PBS Pulls Tavis Smiley’s Talk Show After Misconduct Allegations
Posted December 14, 2017 1:51 a.m. EST
PBS stopped distributing a talk show hosted by Tavis Smiley on Wednesday after an investigation found “credible allegations” of misconduct against him, the network announced.
The public broadcasting network said it had referred claims of inappropriate behavior by Smiley, who hosts his self-titled nightly program, to an outside law firm to investigate. The network said it had indefinitely suspended its distribution of the show after the inquiry uncovered allegations that were “inconsistent with the values and standards of PBS.”
“The totality of this information led to today’s decision,” the network said in a statement, adding that Smiley, 53, was also interviewed in the investigation.
While PBS did not disclose the nature of the allegations, Variety reported that they involved sexual relationships with co-workers.
In an email to The New York Times, Smiley accused the network of conducting an unfair investigation and not offering him due process to defend himself.
“Put simply, PBS overreacted and conducted a biased and sloppy investigation, which led to a rush to judgment, and trampling on a reputation that I have spent an entire lifetime trying to establish,” Smiley wrote early Thursday.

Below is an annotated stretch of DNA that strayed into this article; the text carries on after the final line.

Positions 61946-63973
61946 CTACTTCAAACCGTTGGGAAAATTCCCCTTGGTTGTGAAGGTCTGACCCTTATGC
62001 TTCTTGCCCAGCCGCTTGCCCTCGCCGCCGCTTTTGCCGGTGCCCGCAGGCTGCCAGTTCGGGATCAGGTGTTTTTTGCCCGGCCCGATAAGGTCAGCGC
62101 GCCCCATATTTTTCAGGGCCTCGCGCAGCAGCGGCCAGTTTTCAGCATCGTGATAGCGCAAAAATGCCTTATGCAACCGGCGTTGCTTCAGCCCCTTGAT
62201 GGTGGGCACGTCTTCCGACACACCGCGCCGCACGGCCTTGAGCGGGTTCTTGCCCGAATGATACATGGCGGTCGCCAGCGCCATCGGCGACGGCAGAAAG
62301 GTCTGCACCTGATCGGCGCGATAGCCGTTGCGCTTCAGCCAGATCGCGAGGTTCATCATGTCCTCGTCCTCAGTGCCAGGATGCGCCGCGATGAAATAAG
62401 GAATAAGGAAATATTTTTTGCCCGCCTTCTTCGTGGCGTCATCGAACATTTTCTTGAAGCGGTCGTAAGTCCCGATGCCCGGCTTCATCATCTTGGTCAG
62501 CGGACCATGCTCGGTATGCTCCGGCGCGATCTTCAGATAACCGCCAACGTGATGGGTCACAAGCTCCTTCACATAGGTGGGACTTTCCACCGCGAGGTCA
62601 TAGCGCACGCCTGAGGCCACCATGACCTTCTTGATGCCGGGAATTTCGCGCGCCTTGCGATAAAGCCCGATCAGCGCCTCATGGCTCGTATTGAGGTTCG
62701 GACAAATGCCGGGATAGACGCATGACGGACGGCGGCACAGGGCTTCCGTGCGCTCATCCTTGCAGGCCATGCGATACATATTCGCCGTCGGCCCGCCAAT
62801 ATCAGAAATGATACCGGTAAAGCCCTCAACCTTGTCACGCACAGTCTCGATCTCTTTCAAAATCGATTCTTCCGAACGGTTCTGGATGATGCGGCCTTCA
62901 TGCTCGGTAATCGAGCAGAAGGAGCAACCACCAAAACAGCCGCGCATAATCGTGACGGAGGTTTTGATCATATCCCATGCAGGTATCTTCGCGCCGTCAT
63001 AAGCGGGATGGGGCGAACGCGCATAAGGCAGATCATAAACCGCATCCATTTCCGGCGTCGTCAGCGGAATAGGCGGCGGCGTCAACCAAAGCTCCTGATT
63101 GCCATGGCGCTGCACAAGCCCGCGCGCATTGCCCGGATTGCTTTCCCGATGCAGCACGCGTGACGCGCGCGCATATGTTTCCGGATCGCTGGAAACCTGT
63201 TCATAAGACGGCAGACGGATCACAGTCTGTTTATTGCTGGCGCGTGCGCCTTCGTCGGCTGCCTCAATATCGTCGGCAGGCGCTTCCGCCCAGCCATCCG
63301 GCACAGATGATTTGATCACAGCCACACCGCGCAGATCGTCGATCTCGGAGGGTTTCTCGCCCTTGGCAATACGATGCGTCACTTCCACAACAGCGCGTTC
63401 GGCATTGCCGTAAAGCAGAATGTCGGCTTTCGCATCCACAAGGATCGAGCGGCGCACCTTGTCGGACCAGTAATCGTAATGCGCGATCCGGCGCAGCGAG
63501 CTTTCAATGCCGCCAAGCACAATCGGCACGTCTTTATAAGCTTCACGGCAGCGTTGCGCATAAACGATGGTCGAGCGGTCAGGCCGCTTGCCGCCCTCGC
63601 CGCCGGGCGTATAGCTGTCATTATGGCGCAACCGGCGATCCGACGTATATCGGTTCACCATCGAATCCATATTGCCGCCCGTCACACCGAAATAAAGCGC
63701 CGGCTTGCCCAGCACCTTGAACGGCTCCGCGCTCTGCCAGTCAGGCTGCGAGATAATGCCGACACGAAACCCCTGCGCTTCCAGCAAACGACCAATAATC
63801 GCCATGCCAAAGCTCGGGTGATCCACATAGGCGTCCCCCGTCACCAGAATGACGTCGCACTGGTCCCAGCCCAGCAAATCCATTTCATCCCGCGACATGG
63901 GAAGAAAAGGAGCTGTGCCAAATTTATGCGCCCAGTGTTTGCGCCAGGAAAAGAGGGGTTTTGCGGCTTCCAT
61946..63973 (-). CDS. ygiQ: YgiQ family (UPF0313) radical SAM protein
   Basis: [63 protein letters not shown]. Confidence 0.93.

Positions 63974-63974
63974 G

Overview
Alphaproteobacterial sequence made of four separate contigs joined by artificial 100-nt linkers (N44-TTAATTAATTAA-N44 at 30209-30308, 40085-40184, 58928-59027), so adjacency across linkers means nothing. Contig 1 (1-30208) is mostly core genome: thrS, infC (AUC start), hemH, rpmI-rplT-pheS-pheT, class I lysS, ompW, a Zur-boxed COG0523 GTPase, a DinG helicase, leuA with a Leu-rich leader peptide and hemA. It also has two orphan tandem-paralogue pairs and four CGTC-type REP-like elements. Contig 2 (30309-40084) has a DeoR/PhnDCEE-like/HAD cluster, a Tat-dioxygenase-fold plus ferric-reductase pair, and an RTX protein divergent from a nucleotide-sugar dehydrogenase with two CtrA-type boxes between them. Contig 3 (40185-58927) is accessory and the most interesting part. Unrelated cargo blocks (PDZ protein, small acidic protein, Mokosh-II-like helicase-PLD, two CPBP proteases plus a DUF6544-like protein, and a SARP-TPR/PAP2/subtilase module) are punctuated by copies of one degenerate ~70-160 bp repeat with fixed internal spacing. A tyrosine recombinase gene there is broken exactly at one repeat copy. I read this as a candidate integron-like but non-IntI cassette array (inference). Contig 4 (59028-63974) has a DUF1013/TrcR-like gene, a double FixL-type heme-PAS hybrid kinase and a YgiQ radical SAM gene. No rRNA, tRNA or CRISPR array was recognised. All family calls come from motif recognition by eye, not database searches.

Smiley said he learned more about the allegations from news reports Wednesday evening than he did during a three-hour interview with an investigator. He said he had never sexually assaulted or harassed any colleague during his career.
“If having a consensual relationship with a colleague years ago is the stuff that leads to this kind of public humiliation and personal destruction, heaven help us,” he said.
In addition to hosting the “Tavis Smiley” show, which premiered in January 2004, Smiley is also a radio host and is the author or co-author of 21 books. He announced in October that one of his books, “Death of a King,” about the Rev. Martin L. King Jr., would be adapted into a live performance on tour in 2018.
PBS broadcast his half-hour interview, which features celebrities and people in the news, but it is produced by TS Media, his production company in Los Angeles.
In November, PBS fired another prominent talk-show host, Charlie Rose, after multiple women accused him of misconduct.